How to Exit Your Company on Top

Five Elements of a Good Exit

Zions Bank Oct 13, 2017

When Bo Burlingham, author and Inc. magazine editor-at-large, began writing his latest book, “Finish Big: How Great Entrepreneurs Exit Their Companies on Top,” he knew practically nothing about exits.

“Most people don’t want to think about the exit,” Burlingham says. As he interviewed 150 business owners during the process of writing his book, what shocked him most was that about 50 percent of people were miserable afterwards. So, he asked himself, “What do people who have good exits do?”

At the Finish Big Conference in Boise, sponsored by Zions Bank, more than 60 business owners and entrepreneurs gathered to hear from Burlingham and other experts about how to properly execute a great exit strategy.

5 Elements of a Good Exit

During his keynote speech, Burlingham explained that his exploration led him to identify “The Elements of a Good Exit.” He believes there are five key factors that determine whether a business owner will have a good exit:

1. Owners feel that they have been treated fairly during the exit process and appropriately compensated.
2. They have a sense of accomplishment. They can look back and know that they have contributed something of value to the world.
3. They are at peace with what has happened to the other people who helped build the business.
4. They have discovered a new sense of purpose outside of their business.
5. For some people, a fifth element: The company is going on without them and doing better than ever.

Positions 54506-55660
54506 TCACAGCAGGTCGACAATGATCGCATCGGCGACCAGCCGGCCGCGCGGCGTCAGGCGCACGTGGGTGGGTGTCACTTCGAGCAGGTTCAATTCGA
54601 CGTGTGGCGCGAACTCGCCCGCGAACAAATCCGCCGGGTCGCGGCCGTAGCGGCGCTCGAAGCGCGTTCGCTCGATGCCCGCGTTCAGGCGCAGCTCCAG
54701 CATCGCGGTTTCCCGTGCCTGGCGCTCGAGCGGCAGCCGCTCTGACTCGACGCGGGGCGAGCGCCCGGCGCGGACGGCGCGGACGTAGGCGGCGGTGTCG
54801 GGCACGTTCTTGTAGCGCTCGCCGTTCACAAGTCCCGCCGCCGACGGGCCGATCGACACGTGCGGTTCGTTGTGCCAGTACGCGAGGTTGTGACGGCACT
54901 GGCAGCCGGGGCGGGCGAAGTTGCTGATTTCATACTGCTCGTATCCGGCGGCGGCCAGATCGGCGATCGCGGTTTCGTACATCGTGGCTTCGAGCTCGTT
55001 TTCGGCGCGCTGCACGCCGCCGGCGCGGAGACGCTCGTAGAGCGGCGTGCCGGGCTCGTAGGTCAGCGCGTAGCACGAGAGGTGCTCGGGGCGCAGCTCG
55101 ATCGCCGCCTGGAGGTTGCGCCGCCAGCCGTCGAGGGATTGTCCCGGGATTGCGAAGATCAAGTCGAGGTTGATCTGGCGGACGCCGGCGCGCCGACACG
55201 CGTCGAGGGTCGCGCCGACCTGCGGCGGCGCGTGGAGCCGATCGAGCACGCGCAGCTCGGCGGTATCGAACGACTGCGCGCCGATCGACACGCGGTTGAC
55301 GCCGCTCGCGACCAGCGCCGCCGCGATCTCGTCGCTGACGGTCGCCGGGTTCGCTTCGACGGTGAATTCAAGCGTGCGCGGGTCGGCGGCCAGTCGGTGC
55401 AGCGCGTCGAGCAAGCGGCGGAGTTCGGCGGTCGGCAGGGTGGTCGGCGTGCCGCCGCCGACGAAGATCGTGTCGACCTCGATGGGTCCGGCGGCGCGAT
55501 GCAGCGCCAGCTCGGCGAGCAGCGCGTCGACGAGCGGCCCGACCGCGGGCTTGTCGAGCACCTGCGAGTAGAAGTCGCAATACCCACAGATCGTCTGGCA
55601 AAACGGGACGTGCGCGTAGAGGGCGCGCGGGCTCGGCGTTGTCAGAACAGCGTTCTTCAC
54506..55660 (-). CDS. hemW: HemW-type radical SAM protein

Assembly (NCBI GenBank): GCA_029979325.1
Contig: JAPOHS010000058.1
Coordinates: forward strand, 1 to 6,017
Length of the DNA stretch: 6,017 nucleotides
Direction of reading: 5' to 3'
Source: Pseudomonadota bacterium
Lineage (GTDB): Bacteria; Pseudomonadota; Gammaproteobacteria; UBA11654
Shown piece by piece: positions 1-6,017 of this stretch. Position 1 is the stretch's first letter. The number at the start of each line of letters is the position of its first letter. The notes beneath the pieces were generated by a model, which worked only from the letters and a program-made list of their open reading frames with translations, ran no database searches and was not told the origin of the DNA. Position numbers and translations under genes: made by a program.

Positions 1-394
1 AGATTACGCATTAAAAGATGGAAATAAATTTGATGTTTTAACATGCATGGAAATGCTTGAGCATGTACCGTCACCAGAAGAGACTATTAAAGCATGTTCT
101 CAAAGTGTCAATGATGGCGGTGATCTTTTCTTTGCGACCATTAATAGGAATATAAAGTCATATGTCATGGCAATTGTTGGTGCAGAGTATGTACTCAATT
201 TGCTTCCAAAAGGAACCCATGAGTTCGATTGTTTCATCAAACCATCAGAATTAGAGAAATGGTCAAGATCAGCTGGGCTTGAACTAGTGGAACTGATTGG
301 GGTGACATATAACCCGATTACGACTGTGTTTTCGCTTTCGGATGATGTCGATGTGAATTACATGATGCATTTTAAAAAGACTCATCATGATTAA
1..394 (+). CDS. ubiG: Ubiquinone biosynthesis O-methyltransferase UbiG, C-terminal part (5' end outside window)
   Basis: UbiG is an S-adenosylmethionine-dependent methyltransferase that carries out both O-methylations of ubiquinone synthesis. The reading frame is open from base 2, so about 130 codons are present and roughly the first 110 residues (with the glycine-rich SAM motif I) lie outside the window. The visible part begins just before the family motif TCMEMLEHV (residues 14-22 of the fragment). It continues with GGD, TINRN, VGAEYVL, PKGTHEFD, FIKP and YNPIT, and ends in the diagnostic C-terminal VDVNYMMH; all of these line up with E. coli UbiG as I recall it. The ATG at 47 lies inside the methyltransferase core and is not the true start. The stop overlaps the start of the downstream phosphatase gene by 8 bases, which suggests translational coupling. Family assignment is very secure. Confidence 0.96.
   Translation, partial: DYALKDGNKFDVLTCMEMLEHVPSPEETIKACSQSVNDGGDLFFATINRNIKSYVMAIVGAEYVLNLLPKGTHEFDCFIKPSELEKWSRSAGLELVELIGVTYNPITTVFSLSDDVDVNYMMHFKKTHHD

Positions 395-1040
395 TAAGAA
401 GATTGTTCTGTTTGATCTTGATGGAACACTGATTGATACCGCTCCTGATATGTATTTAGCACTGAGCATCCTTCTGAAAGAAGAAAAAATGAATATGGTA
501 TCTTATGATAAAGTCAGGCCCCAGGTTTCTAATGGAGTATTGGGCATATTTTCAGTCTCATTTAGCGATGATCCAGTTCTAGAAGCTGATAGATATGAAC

“Building a business is like a journey, and like every journey it has a beginning, middle, and end,” says Burlingham. “The end is not when you’ve built the business, it’s when you exit.”

According to the author, the exit is not an event. The exit is a phase of the business, similar to the startup phase, growth phase or mature phase.

7 Factors Determine Your Exit

Burlingham suggests that there are seven and a half key factors that determine what kind of an exit you’ll have:

1. You know who you are, what you want, and why.
2. You build a business that can be sold when and to whom you want to sell it — for an amount you consider fair.
3. You give yourself enough time to prepare — measured in years, not months.
3 ½. In choosing a successor, you give yourself enough time to fail.
4. You get help and advice from people who’ve been through it themselves.
5. You do right by the people who’ve shared the journey with you.
6. You analyze why potential buyers want to acquire your business and figure out what they will do with it.
7. You figure out and become fully engaged with whatever comes next.

Family Businesses Face Unique Challenges

Other speakers at the conference included Zions Bank senior vice president of Premier Wealth Services, Garrett Barnes, who discussed the unique challenges that family businesses face as they consider an exit strategy.

Barnes explained that family businesses are driven by values, and that businesses that are value-driven can’t help but be successful. However, although approximately 93 percent of businesses are family-owned, only 35 percent make it to the next generation, and only 15 percent make it to the third generation.

He cited sibling tensions, entitlement and rapid growth among some of the difficulties that family businesses face. His advice included requiring future generations to gain education and work experience outside of the business prior to holding a leadership position within the company, formalizing individual job descriptions and developing an out strategy tailored to the family business.

Learn more about Family Business Services.

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